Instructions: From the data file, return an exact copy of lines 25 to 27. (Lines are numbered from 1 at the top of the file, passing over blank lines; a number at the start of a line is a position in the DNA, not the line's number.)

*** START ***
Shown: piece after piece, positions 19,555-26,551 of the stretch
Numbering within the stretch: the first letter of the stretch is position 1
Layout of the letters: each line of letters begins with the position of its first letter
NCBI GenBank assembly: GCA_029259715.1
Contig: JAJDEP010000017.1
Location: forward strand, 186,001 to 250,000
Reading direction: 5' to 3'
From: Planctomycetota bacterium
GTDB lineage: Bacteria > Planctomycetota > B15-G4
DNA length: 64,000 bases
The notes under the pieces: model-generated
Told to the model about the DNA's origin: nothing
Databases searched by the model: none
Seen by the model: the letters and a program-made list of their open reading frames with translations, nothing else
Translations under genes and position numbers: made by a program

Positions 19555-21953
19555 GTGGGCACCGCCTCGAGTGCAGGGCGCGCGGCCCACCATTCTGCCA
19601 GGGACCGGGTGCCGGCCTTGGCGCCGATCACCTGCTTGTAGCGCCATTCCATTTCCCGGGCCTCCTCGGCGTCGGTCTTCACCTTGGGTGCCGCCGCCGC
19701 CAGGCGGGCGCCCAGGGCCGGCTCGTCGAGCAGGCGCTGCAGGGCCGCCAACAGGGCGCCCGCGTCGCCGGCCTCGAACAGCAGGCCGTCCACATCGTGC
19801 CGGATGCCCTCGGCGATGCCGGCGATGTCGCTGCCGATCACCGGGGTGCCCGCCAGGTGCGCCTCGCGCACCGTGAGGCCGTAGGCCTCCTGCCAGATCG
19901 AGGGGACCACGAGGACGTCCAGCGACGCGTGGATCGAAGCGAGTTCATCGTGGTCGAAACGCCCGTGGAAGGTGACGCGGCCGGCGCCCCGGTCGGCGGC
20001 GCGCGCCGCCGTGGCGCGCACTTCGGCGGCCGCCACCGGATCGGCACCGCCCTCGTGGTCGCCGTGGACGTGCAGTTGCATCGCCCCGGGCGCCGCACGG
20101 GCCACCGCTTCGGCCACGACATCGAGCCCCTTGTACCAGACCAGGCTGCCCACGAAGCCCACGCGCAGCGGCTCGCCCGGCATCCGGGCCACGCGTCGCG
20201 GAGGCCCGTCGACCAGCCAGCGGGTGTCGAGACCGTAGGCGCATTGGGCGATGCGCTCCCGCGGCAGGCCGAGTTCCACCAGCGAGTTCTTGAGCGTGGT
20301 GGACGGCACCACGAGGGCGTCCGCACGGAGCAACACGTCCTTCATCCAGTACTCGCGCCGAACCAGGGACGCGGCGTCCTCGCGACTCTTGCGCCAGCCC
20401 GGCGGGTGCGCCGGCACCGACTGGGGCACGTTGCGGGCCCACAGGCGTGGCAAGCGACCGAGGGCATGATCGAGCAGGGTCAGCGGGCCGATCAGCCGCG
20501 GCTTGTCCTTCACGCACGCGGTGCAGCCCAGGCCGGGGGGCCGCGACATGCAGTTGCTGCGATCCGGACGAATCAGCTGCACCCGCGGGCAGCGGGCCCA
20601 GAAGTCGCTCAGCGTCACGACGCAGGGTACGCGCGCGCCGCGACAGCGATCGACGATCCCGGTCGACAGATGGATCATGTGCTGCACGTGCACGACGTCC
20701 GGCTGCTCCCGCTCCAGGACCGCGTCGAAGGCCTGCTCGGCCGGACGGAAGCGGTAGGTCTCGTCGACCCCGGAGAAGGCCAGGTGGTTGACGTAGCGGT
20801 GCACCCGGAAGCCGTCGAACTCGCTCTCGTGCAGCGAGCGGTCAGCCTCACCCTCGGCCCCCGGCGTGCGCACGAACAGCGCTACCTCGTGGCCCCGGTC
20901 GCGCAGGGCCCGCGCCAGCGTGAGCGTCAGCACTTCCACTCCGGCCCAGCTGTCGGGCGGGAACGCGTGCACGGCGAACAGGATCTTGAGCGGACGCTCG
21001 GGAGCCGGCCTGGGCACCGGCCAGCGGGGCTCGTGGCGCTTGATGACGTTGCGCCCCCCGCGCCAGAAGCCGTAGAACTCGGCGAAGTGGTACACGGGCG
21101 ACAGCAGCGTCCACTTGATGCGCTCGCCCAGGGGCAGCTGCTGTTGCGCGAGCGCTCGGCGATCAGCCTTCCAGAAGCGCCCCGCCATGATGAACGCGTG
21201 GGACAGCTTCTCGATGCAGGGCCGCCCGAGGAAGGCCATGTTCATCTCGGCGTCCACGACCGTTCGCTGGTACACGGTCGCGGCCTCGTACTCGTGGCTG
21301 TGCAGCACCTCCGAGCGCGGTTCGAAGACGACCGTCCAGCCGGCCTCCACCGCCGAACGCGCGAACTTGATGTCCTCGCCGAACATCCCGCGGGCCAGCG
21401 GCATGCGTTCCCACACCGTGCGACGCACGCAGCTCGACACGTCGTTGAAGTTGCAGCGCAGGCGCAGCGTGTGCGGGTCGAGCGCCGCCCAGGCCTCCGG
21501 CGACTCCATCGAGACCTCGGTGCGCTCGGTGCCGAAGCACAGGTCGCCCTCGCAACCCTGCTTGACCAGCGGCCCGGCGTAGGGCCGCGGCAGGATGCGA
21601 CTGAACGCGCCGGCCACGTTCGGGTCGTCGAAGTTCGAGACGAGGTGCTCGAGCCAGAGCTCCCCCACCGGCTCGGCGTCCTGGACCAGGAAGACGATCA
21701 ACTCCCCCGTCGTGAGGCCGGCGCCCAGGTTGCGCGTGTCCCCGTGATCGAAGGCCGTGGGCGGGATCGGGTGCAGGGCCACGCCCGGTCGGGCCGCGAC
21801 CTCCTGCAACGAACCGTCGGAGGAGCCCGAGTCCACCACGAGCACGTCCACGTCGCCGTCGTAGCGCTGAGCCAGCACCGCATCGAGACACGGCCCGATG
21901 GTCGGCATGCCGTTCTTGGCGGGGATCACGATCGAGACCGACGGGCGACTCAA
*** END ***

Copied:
20301 GGACGGCACCACGAGGGCGTCCGCACGGAGCAACACGTCCTTCATCCAGTACTCGCGCCGAACCAGGGACGCGGCGTCCTCGCGACTCTTGCGCCAGCCC
20401 GGCGGGTGCGCCGGCACCGACTGGGGCACGTTGCGGGCCCACAGGCGTGGCAAGCGACCGAGGGCATGATCGAGCAGGGTCAGCGGGCCGATCAGCCGCG
20501 GCTTGTCCTTCACGCACGCGGTGCAGCCCAGGCCGGGGGGCCGCGACATGCAGTTGCTGCGATCCGGACGAATCAGCTGCACCCGCGGGCAGCGGGCCCA